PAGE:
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New rules for Private Equity Funds and its impacts on Real Estate and Agribusiness Investments

The Brazilian Securities Exchange Commission (Comissão de Valores Mobiliários – "CVM") has recently issued two new sets of rules relating to private equity funds (called Fundos de Investimento em Participações or "FIPs" in Portuguese), which implemented substantial changes to the formation, management and operation of these types of funds and may help the FIP industry sector further develop in the Brazilian market.

These changes may also benefit foreign investors interested in the Brazilian market. The regulations kept the ability to invest in FIPs only to qualified investors1, but introduced interesting innovations by granting a lot of flexibility to professional investors2. To wit, FIPs aimed exclusively at professional investors may: (a) attribute to one or more classes of quotas different economic-financial rights, in addition to the establishment of management fees and the order of preference in the payment of profits, amortizations or the liquidation balance, and (b) invest 100% of its subscribed capital in assets located abroad. This new provision will certainly facilitate the negotiations amongst different professional investors, taking into account each investor's different investment criteria, thus making the industry more vibrant.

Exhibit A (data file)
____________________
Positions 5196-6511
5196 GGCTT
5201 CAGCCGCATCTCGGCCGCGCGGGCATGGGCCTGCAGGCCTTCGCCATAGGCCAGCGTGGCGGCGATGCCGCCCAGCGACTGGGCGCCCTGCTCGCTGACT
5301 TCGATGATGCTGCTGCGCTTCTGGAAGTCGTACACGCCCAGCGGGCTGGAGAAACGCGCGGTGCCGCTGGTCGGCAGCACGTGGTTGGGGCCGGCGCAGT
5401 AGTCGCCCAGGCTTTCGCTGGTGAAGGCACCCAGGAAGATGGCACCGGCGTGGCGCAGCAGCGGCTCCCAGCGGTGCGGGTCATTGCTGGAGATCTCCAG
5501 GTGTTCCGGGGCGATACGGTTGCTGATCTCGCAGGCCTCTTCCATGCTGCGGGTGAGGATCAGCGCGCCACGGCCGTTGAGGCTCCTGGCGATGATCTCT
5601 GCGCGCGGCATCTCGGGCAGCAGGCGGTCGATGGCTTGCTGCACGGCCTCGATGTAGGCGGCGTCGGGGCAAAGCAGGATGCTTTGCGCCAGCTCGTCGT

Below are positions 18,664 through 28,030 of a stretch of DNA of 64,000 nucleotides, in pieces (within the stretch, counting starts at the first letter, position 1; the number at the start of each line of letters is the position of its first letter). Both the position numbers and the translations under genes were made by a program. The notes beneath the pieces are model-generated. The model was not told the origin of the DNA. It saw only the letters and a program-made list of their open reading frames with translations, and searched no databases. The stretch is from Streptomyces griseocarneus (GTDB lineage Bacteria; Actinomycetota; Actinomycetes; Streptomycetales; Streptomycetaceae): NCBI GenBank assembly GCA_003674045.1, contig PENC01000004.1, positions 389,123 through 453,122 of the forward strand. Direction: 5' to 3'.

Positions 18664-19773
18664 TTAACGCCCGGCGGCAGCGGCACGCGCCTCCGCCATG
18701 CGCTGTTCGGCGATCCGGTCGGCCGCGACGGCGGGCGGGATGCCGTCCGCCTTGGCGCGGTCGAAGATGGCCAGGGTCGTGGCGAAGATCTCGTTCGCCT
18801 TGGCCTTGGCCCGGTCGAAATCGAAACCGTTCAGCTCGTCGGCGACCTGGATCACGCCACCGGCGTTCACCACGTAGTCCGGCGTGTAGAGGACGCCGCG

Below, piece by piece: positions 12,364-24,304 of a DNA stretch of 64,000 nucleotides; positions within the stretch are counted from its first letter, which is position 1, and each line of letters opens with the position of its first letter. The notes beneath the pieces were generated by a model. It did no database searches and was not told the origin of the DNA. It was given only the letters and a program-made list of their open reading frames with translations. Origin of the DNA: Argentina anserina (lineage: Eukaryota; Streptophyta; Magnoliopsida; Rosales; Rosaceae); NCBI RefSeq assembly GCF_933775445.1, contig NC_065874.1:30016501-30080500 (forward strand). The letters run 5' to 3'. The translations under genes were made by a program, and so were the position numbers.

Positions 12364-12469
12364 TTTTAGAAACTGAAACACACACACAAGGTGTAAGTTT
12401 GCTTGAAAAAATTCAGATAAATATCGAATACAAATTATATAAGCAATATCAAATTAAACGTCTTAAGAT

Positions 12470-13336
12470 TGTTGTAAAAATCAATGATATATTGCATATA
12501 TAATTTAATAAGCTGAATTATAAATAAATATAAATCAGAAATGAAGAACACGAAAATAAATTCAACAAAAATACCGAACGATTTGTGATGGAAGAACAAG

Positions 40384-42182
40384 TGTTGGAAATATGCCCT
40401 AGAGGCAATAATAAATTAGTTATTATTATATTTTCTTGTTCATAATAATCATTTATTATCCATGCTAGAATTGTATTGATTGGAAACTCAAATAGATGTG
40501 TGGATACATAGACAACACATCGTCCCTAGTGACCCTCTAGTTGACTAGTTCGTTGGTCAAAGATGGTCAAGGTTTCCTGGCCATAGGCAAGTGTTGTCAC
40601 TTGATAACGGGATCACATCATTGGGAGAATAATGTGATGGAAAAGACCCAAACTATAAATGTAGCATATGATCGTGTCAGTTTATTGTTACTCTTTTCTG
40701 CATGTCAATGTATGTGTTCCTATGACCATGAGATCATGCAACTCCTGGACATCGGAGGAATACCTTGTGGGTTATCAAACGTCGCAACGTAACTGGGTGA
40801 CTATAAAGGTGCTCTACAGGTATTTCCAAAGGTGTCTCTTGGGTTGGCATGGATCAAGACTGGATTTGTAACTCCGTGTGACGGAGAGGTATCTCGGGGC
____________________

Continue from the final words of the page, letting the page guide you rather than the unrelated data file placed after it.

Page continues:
Other important changes introduced by this new regulation (Instructions 578 and 579 of CVM) include: (a) FIPs can now invest in non-convertible debentures up to the limit of 33% of the subscribed capital, and may advance funds for future capital increases of an invested company; (b) FIPs will be classified into one of five categories: (i) Seed Capital, (ii) Emerging Companies, (iii) Infrastructure, (iv) Intensive Economic Production in Research, Development and Innovation (FIP-PD&I) and (v) Multi-strategy; (c) payment of the FIPs' quotas may be made with the following assets or rights: (i) shares, subscription bonuses, simple debentures, other securities convertible or exchangeable into shares of closely-held or privately-held companies, as well as securities representing participation in limited liability companies, provided that the FIP participates in the decision-making process of the invested entity, with effective influence in the definition of its strategy and management, and (ii) whenever the FIP invests in entities that are subject to bankruptcy reorganization ("Recuperação Judicial or Extrajudicial") or is under financial restructuring, duly approved by the entity's governing bodies, with assets or rights, including credit rights, provided such assets or rights are linked to the bankruptcy reorganization or financial restructuring; (d) FIPs may invest in limited liability companies according to the following limits: (i) Seed Capital FIP may invest in companies that have annual gross revenue up to R$ 16 million in the year immediately prior to the FIP's first investment, without having had revenues higher than this limit in the previous three fiscal years, and provided that the invested entity is not controlled by companies that have total assets higher than R$ 80 million or annual gross revenue higher than R$ 100 million, and (ii) Emerging Companies FIP may invest in companies that have annual gross revenue up to R$ 300 million in the year immediately prior to the FIP's first investment, without having had revenues higher than this limit in the previous three fiscal years and provided that the invested entity is not controlled by companies that have total assets higher than R$ 240 million or annual gross revenue higher than R$ 300 million.